Photo: Aleksandra Suzi/Shutterstock

3 New Developments in Bicycle Tourism

Mumbai Tokyo Cycling
by Hal Amen Oct 14, 2009
From Mumbai to Blackpool to Tokyo, urban cycling is becoming more accessible, more accepted, and a more attractive option for touring a city’s sights.
Mumbai, India

When you add up the equation “cycling” + “urban tourism,” you often assume “= Europe.” After all, the continent is home to many of the world’s most bike friendly cities.

Places like Mumbai are looking to change the equation.

As reported in this New York Times travel blog post, a company called Odati Adventures has put together a “Mumbai City Cycle Ride.”

The focus is on commonly overlooked attractions — fitting, for as any avid cyclist knows, two-wheeled travel opens up all kinds of experiences that get passed over by the car-bound.

Leisure cycling in Mumbai still can’t be considered safe, which is why the tours run early on Sunday mornings, when traffic is most manageable.

But who knows — a successful cycle tour program could rewrite the city’s relationship with the bike.

Blackpool, England

With London set to unveil a monumental Paris-esque bike-hire scheme next summer, you’d expect it to be U.K. bicycle tourism’s front-page news.

Not if Blackpool has anything to say about it.

Also inspired by Paris’s groundbreaking Vélib’ program, this seaside resort town of 140,000 is launching an on-street bicycle rental system that will count 500 bikes by next spring.

Tourists are the primary target of the initiative and will be able to rent for a daily fee of £8.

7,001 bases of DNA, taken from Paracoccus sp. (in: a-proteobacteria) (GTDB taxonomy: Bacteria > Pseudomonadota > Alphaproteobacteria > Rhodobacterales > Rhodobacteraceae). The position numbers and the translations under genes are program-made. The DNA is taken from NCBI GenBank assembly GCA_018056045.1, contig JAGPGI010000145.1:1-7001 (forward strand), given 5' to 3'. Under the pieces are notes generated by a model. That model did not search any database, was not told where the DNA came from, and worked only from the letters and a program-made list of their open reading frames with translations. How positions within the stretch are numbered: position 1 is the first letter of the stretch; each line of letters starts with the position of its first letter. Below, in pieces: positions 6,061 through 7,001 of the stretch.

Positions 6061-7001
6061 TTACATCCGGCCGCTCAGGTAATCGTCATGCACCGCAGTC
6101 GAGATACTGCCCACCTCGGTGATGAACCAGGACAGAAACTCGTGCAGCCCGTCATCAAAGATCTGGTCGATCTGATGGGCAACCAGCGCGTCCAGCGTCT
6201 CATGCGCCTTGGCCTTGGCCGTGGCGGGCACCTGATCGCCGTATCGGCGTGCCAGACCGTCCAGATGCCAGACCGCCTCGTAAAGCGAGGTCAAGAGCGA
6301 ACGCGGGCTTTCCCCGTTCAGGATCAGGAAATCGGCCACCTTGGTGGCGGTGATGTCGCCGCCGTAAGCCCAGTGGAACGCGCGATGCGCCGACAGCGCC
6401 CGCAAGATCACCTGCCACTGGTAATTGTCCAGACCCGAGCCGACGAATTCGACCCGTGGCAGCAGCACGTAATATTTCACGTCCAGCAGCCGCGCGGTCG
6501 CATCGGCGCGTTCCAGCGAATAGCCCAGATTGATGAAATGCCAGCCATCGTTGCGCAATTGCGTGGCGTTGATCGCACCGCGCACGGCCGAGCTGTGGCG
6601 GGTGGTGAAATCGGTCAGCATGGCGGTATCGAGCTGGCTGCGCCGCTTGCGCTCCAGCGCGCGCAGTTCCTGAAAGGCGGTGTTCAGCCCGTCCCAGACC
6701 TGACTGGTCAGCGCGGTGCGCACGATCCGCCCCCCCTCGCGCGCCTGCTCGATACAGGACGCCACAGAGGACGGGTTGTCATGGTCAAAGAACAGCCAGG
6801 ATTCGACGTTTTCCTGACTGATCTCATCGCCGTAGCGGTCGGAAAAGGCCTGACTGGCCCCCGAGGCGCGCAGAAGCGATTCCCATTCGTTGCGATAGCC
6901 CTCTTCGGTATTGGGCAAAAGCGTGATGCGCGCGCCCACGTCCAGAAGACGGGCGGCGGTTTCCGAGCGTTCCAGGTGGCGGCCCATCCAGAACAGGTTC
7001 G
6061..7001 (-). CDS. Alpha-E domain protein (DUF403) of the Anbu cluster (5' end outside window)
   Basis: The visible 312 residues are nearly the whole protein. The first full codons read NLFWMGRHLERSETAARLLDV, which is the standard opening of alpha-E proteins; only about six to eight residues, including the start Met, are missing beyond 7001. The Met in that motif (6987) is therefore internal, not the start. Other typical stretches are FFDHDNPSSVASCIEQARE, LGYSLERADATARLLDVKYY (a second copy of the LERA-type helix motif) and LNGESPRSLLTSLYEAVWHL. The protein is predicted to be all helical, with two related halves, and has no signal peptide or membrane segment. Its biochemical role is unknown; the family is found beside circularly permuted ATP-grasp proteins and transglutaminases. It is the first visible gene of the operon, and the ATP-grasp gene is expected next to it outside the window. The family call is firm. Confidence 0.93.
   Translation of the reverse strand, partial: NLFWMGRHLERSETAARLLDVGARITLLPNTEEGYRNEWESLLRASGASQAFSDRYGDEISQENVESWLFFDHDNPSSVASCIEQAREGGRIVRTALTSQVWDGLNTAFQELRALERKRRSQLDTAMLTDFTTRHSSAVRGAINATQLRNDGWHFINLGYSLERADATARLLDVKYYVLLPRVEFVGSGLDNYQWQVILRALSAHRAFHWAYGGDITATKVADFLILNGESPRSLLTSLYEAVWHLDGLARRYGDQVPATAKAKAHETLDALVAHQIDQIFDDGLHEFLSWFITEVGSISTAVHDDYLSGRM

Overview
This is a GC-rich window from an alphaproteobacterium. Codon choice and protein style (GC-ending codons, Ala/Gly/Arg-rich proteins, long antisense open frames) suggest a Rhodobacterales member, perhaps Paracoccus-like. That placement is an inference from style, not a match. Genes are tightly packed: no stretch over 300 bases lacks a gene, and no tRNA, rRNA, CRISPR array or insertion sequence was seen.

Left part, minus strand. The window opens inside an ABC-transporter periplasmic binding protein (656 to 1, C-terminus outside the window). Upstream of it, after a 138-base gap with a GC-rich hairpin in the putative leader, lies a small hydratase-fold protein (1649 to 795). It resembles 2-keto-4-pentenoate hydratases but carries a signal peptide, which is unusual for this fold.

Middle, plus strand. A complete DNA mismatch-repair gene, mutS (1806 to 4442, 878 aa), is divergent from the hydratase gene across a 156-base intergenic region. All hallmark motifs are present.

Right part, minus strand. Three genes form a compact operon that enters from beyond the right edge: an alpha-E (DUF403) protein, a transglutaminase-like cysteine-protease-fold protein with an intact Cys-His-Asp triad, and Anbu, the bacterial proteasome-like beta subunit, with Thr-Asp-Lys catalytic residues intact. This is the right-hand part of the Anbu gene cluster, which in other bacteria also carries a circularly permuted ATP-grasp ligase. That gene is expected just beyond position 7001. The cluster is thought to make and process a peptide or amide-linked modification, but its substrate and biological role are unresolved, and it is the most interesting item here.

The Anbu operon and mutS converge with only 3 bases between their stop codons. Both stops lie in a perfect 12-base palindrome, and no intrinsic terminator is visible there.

However, it’s hoped Blackpool residents — who apparently suffer from extremely low rates of adult exercise — will take advantage as well. Swipe cards will be made available to commuters, providing a free half hour’s ride and charging £1/hour after that.

Tokyo, Japan

The urban mass of greater Tokyo is tied together by one of the city’s busiest subway routes, the circular Yamanote line.

More than 3.5 million passengers use the line each day, and to complete a journey around the loop takes a little over an hour.

What does this have to do with bicycles?

The New York Times recently featured a story by Harris Salat on a wonderfully novel concept: tracing the path of the Yamanote on two wheels.

Salat rented his ride through Cool Bike and made a three-day tour out of the 21-mile route, stopping frequently to experience the teahouses, gardens, tofu shops, sumo parades, riverside paths — in short, the classic Tokyo juxtaposition of tradition and modernity — he passed along the way.

While not an organized cycle tourism “development,” per se, his account makes for a good read, and I wouldn’t be surprised if it inspired copycat tours.

Hey, I’m game.

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